NEWS for North Dakotans
Agriculture Communication, North Dakota State University
7 Morrill Hall, Fargo, ND 58105-5665
September 16, 1999
Anyone who's eaten a vine-ripened tomato that's still warm and anointed only with salt and freshly ground black pepper knows why people grow gardens. Ideally, I like to eat my first ripe tomato sitting atop a thick, buttery slice of fresh homemade bread, it too warm. But when time is short, as it usually is, I settle for store-bought bread at room temperature. Either way, one slice of bread won't hold the entire tomato, and my second slice of bread usually receives a generous painting of mayonnaise before the tomato goes on.
Those initial just-picked cucumbers I eat get the same sandwich treatment. My wife Nicki and I also grow several varieties of bell peppers, some of which mature into brilliant shades of red, yellow and orange. Strips of these peppers, sauteed in olive oil along with bits of minced garlic and sliced onions, combine with provolone cheese to yield an exceptional grilled sandwich. As with my simpler tomato sandwich, the only additional ingredients required are salt and pepper, or perhaps some crumbled oregano or crushed fennel seed, or both.
But regardless of whether a sandwich is basic or beau, its palate-pleasing potential will fall short in the fall if it is not partnered with soup, it too preferably comprised of fresh ingredients. What better way to inaugurate the visual splendor that is autumn than with a hearty, colorful meal consisting of a soup-sandwich combo. Carrots, tomatoes, onions, potatoes, spinach, turnips, cabbage, rutabagas, beets--any can be the main ingredient in a soup that is as healthful as it is flavorful and aromatic.
And of course, there's corn too. Corn chowder is without question one of my favorite soups. I usually like corn chowder chunky, chock-full of corn kernels, potatoes, onions, celery and crumbled bacon or diced ham. But the recipe that follows intrigued me because of its simplicity. More time for making sandwiches, I say, or for taking a walk and enjoying the changing landscape.
Simple Corn Chowder
Yield: 8 servings
2 onions, coarsely chopped
3 tablespoons canola oil
4 cups corn kernels (raw or frozen)
1 cup grated raw potato
3 cups low-fat chicken broth
4 cups buttermilk
½ teaspoon dried rosemary, crumbled
salt and white pepper to taste
Combine onions and oil in a large saucepan or Dutch oven and saute over medium heat until the onions are soft, about 10 minutes. Add the corn and potato and continue cooking, stirring occasionally, for another eight to 10 minutes. Add the broth, bring soup to a simmer and cook for 20 minutes before placing mixture in a food processor and pureeing until smooth. Replace the soup into the saucepan, add the buttermilk and rosemary. Stirring frequently, continue cooking over medium-high heat until mixture boils. Reduce heat to medium-low and simmer, stirring occasionally, until soup reaches desired consistency, anywhere from five to 30 minutes. Adjust seasoning with salt and white pepper. Serve hot.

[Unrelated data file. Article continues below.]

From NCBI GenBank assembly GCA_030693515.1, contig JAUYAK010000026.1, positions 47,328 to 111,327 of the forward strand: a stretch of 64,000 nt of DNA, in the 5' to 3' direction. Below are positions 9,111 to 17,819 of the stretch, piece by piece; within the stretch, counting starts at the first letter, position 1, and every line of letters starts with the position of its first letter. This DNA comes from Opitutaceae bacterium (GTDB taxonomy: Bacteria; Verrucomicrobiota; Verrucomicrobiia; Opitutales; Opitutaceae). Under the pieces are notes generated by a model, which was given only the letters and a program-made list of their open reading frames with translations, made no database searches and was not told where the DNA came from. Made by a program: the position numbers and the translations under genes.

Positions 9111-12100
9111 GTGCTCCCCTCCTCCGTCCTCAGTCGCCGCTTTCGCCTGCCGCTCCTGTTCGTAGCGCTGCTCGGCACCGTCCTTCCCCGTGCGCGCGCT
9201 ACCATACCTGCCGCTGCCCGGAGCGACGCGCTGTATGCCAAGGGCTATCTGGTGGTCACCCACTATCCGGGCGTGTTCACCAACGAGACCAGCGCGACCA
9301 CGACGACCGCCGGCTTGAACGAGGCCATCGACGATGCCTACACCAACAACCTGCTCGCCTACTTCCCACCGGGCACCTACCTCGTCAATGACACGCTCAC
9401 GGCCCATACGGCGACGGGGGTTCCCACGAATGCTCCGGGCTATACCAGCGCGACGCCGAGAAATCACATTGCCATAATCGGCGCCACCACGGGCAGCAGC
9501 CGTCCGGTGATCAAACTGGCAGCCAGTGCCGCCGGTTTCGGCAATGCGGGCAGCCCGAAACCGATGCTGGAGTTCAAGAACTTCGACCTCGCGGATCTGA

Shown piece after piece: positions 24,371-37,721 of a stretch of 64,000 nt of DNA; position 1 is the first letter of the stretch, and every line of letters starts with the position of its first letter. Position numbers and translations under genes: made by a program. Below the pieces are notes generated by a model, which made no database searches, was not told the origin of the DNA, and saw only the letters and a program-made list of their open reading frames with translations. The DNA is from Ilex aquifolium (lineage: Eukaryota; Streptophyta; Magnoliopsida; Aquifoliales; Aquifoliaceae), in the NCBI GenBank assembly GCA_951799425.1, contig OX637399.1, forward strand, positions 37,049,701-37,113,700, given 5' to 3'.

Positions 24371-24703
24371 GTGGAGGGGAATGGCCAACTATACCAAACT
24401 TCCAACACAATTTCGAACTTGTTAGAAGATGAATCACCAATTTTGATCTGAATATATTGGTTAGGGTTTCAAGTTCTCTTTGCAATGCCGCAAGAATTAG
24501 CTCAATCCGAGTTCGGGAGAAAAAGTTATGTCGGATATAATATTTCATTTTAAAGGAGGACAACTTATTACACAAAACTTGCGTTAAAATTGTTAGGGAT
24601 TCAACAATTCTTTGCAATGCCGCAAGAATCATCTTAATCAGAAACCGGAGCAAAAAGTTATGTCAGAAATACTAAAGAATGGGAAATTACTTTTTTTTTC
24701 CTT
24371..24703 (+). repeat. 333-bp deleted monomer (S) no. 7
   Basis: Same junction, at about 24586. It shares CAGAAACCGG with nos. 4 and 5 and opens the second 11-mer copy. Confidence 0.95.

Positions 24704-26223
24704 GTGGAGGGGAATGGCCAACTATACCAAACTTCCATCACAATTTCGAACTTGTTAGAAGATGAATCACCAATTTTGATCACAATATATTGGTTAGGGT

What's Your Take on This, Julie?
As the temperature dips and autumn colors come into focus, it's time to warm up after fall yard work with some comfort foods like a steaming bowl of chowder. Chowders are hearty soups that may contain seafood, vegetables or milk. The great composer, Ludwig van Beethoven, once told his friend "only the pure in heart can make good soup."
Whether Ludwig's sentiment was true or not, the merits of different chowders are still debated among the proponents of the cream-based New England clam chowder versus the tomato-based Manhattan clam chowder. This week's chowder recipe features a Midwest favorite: corn. A serving of Simple Corn Chowder contains 220 calories, 7.5 grams of fat, 25 percent of the daily vitamin C recommendation and 16 percent of the daily calcium recommendation.
The calorie content of Corn Chowder may be lower than what you might expect because in place of cream, this recipe contains buttermilk and fat-free chicken broth. Buttermilk is virtually free of butter fat; it's the liquid that remains after butter is churned. A cup of buttermilk provides flavor and richness but only 100 calories and 2 grams of fat. Buttermilk also contains about 285 milligrams of calcium per cup, or about a quarter of the current daily recommendation.
Corn, or "maize," has a place in American history because Columbus and his group were the first to report seeing this grain. Corn is rich in carbohydrates and has been used as food for humans, feed for animals, fuel, building material, jewelry and even money by the Indians of Central America, Peru and Mexico.
Fresh corn should be used promptly for the best flavor and sweetness, because the sugars convert to starch after picking, especially if it's left unrefrigerated. An ear of fresh corn provides about 2/3 cup of kernels. Look for ears that are filled with even rows of plump, milky kernels and a husk with fresh green color. And of course, avoid worm-infested ones. Corn can be boiled, grilled, microwaved or roasted. It's also quite easy to pressure can, or freeze fresh corn for enjoying later.
Along with appreciating the colors and flavors of nature, remember that the physical activity that you accumulate by doing fall yard work counts toward the Surgeon General's recommendation for 30 minutes of daily physical activity--on at least five days of the week.
Sources: Dean Hulse (701) 231-6136
Julie Garden-Robinson (701) 231-7187
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